Data Quality

Utilizing data to build an exceptional location analytics product

Keelia Schumacher
Senior Director of Sales

With over 13 years of experience, Keelia has a deep knowledge of client challenges, is passionate about customizing solutions to best fit their needs and helping them exceed their business goals. She is an expert in location analytics, ad tech and digital marketing. In her free time, she enjoys spending time with her daughter, doggos, and friends as well as listening to podcasts and reading.


What problems should a location analytics product help customers solve?

Here are four specific areas where a location analytics product is particularly helpful:

  • Market segmentation – when a customer needs to better understand the types of businesses, consumers, or competitors within a specific geographical area (by census track, zip code, etc.), market segmentation allows for that. For example, Starbucks may be looking to expand their locations to Los Alamos, CA. Before doing so, they would need to look at competitors in the area and determine which parts of the city are more populated and have better access to major highways to understand which area the business would be most successful.
  • Customer prospecting and analysis – location analytics comes in handy when a sales representative needs to understand where his or her target prospects are located. For example, if a sales rep wants to go to New York to visit a client, they want to be able to understand the surrounding businesses in that area within their targeted industry verticals and pay those a visit as well. A location analytics product can show this information on a map or within an application for ease of access and visual reference.
  • Distribution site selection – when a company is measuring the needs of a new build project and they are searching for locations for the store. For example, a couple of years ago Amazon was evaluating where to build their new headquarters. They were researching various cities and states across the country in order to determine the best location for their new offices. They assessed things like weather patterns, demand for products, economic impacts, tourism, state policies, and more.
  • Indexing – this is helpful from a consumer perspective to aid in expansion. For example, if a residential real estate contractor is looking to build out a new neighborhood in a certain area, they want to understand the types of consumers within the area, how much money they make, the ranges that homes usually sell for, and more. Location analytics companies allow these types of businesses to do this analysis easily by aggregating consumer counts within a specific geography. These aggregate statistics can then be shown in a report or map for the client to utilize.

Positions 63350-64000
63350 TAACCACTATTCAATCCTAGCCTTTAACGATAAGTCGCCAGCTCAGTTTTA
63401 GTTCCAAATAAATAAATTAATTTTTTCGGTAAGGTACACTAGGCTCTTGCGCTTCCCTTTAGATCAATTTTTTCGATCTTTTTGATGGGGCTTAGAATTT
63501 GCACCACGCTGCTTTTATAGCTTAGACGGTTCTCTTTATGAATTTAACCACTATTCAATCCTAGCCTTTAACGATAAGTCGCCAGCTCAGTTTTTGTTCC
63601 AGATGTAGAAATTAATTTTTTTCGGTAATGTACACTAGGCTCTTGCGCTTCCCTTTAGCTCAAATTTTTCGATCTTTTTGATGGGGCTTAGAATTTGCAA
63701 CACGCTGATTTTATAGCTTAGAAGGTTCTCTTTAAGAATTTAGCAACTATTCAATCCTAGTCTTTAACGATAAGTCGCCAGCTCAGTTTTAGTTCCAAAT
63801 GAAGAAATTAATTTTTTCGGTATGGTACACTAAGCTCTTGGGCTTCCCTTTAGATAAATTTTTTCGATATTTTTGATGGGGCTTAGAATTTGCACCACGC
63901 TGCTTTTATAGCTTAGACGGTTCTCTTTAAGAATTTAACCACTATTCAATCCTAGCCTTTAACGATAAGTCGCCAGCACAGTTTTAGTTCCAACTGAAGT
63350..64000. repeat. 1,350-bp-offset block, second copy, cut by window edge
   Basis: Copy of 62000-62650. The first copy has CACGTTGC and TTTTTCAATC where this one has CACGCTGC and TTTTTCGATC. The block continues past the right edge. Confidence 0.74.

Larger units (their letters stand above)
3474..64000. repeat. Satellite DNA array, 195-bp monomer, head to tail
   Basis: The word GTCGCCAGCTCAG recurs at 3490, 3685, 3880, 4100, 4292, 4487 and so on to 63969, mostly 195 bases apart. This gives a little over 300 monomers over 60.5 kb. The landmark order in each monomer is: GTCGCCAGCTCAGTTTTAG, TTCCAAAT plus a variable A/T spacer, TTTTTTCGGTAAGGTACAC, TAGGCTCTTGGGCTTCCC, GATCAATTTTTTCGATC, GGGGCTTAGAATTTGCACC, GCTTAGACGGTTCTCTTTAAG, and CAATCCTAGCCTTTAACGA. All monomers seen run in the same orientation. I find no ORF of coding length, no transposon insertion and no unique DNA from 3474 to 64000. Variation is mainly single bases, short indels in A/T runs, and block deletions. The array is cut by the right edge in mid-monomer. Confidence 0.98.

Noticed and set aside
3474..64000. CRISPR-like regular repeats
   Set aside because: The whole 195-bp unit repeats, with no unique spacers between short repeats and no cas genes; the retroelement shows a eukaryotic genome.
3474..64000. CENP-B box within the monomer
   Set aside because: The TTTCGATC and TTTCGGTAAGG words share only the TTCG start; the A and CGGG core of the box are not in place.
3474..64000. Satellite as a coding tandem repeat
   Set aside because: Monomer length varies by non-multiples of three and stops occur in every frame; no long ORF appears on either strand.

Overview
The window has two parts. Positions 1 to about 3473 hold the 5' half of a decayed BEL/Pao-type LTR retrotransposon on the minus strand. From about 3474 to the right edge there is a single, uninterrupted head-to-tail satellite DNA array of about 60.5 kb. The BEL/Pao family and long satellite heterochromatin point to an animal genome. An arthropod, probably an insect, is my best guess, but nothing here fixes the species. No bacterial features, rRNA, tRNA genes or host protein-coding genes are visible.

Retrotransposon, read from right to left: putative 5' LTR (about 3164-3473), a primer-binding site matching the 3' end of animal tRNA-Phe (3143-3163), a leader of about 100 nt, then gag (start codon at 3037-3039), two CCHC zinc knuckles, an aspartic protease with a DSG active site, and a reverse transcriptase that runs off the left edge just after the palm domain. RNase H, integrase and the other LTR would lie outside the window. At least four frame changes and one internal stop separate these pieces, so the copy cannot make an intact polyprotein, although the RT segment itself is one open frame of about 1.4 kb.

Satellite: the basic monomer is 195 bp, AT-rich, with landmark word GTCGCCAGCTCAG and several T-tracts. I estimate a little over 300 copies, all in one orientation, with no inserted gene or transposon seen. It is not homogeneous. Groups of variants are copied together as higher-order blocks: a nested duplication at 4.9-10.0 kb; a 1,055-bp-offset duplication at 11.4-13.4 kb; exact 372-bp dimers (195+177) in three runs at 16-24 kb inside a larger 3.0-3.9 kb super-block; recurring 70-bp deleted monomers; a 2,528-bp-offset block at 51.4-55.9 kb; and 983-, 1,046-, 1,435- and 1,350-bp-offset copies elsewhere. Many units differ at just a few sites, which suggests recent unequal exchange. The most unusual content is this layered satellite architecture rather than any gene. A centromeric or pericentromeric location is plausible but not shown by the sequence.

How can location analytics products use additional data/third-party data to improve their customer experience?

A lot of times location analytics companies are looking to expand the data they offer to provide better coverage to their clients, while also making sure that the information is as up-to-date as possible. The ability to expand data attributes, ensure data accuracy and completeness as well as the option to get real-time updates are critical considerations when evaluating a data source. For example, location analytics companies can leverage consumer transaction data to understand how a particular zip code indexes against the whole city. Alternatively, they can access high-quality business data to understand a business’ employee size, industry, and site location (physical address) of competitors in a given area.


What type of firmographic or demographic data do users of location analytics products need?

When it comes to analyzing businesses, everything from employee size, sales volume, SIC/NACIS or industry, location linkages, and more is often leveraged. When it comes to analyzing consumers, local analytics companies might be more interested in age, household income, children present, spending habits, and more.


What are the various ways that someone can access and use this data?

This data can be implemented in a variety of formats and is often customizable depending on the client’s needs. Whether they want to manage a full file, make real-time API calls, or a combination of the two, the data delivery can be flexible


What are the criteria businesses should use when selecting a data partner?

When it comes to local analytics, companies should look for these four things when selecting a data partner:

a. Data Quality – where is the data sourced from? How is the data validated? what quality checks are in place for the data?
b. Data Accuracy – how often is the data updated? Do you have access to data that is being updated in real-time? How is the data maintained over time?
c. Data Coverage – what is the coverage of the data? How do you manage chains and franchises? What types of linkage do you maintain? Do you have sales volume and employee size on business locations?
d. Data Delivery – how is the data being delivered? Can you inject data and perform key processing directly in your own platforms as you need it?

Interested in learning more? Download our whitepaper, “5 key elements for building a successful data-driven product,” or contact us to learn more about how to put data into action to build a better product.